Defence modernisation: Government priority needs to be on Make in India
The next defence minister of India needs to smoothen out the wrinkles and get the engine going.
The decisive mandate the BJP has got again now needs to free up the private industry phobia that the Rafale scam allegations triggered. The Make in India in defence initiative, which the BJP has mentioned prominently in its manifesto for 2019, needs to be anchored firmly around the private sector.
A good foundation is in place—initially driven by former defence minister Manohar Parrikar—with the strategic partnership model as well as well-defined policies on treating Indian companies first for all defence and strategic requirements. What has been missing are the work orders that will truly kick-start the sector and drive jobs.
The next defence minister of India needs to smoothen out the wrinkles and get the engine going on the following -
The SP policy—initially planned to create India’s Boeings and Lockheed Martins—has morphed from a game changer for the private sector into a free for all in which government-owned public sector units now seem to have a clear advantage.
Four key projects that the SP policy has identified are mega plans to construct new conventional submarines, a new fleet of naval utility helicopters, armoured vehicles and a new line of modern combat jets.
The two programmes that are progressing the fastest—and hopefully will lift off within the next three months—promise to give the public sector an unfair advantage. For submarines, the Mumbai-based Mazgaon Docks Ltd (MDL) has a clear edge over its only competitor Larsen and Toubro due to the infrastructure investment already in place.
Similarly, in the naval helicopters contest, HAL has put in two bids that could be tough to beat on pricing, given that the public sector unit has land, infrastructure and personnel already on board for its ongoing joint venture with Russia’s Kamov.
A reason, perhaps, why public sector units have been able to muscle into these mega projects is the shadow of the Rafale allegations where the central point of the Congress attack was that HAL was ignored in favour of a private company.
It will be a tough call but taking the SP model back to its original purpose—to kick-start the private sector into a global league—would go a long way in the success of Make in India as far as the defence sector goes.
The renewed mandate of the Modi government is expected to resound in India’s foreign policy too, especially given aggressive measures taken by China in recent years in the neighbourhood. For the past few months, a renewed effort has been made to jump up defence exports from India to the region.
These are being pushed primarily by the government with a clear defence exports policy and cooperation of Indian missions abroad. However, India needs to unlock the power of its financial might here and activate the $1.3 billion odd worth of line of credits that it has promised to friendly foreign nations.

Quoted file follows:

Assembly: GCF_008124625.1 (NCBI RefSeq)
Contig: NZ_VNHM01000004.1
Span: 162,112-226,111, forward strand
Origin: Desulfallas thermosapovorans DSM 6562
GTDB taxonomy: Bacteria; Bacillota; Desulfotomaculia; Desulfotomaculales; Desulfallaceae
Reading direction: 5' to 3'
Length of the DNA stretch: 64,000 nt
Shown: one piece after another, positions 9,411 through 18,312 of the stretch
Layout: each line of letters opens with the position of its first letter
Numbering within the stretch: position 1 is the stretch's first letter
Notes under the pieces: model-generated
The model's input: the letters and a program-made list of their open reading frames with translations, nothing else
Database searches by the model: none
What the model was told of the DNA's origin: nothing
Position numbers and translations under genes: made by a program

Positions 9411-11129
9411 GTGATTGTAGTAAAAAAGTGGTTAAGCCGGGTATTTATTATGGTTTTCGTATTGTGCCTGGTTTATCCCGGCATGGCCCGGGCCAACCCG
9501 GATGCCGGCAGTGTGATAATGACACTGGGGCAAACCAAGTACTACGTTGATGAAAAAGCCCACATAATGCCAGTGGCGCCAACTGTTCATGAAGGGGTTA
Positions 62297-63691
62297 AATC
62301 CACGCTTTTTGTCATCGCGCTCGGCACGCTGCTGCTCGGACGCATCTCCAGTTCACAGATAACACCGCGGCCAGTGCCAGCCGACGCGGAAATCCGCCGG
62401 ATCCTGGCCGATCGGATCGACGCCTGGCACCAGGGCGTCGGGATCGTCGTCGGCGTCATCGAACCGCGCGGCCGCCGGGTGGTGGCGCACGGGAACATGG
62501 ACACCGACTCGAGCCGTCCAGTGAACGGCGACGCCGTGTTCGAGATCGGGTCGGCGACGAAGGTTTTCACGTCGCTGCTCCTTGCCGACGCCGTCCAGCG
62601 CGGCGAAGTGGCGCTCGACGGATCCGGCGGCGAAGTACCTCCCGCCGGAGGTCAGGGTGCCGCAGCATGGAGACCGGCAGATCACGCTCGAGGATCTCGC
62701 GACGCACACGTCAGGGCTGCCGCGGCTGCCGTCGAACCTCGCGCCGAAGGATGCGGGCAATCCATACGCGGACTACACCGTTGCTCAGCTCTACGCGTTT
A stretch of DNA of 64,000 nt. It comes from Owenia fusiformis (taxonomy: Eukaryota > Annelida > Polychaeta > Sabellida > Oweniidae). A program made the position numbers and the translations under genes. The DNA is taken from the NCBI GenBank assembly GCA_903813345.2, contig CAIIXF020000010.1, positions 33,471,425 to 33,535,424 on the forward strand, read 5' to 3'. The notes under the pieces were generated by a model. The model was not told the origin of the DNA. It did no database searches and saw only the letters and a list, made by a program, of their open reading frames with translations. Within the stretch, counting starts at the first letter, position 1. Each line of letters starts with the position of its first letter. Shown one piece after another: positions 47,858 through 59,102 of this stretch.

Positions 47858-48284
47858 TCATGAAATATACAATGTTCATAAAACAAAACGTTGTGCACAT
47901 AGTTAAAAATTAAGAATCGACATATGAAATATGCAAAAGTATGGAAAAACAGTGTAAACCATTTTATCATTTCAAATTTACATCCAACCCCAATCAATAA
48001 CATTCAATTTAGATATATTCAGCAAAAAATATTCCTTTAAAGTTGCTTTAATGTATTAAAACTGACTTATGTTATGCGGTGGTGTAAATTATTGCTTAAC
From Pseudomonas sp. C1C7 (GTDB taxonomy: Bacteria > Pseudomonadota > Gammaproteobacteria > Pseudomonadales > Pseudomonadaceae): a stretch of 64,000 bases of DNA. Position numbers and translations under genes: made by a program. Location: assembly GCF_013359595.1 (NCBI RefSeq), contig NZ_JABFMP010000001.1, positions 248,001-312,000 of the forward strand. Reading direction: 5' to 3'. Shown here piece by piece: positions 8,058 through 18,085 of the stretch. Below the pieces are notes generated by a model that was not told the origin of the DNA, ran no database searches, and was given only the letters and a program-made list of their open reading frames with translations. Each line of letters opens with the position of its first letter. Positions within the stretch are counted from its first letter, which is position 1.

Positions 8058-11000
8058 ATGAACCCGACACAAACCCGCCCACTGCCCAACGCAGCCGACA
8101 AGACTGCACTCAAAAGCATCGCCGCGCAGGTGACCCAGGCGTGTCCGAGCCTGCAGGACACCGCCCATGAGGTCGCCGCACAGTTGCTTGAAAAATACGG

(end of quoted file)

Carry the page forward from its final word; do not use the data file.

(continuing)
Here too the focus seems to be on using the public sector—each unit has been given a mandate to pitch its products abroad and standard operating procedures for expeditious utilisation of line of credits have not been defined for the private sector yet. Given the number of small and medium defence companies that are already exporting to the world market, this is strange and needs to be extended to the private sector at the earliest.
One strong promise the BJP made before elections was that it will continue on its zero tolerance policy against terror and will speed up purchases of outstanding equipment and weapons needed by the forces. The Balakot operations and the retaliatory strike by Pakistan the next day bring out focus on a few urgent needs that cannot wait.
The first being the Rafale fighter jets—the air force is of the firm belief that the French origin fighters will be able to perform wonders and would leave no room for terrorists to hide even within Pakistan given their superior weapon and sensors range. The 36 jets on order are not enough to ensure this though and the air force would need an equal number more at the earliest—even if this means importing them fully from France.
Other systems needed if India has to keep the air strikes option open to act against terror are close in weapon systems—short range anti-aircraft guns and shoulder fired anti-air missiles for the army and air force. The S 400 air defence system acquisition from Russia too needs to be expedited to keep the skies safe. For the navy, an extension of the submarine fleet is essential if escalatory steps like a complete blockade of major ports in Pakistan have to be kept as an option against acts of terror.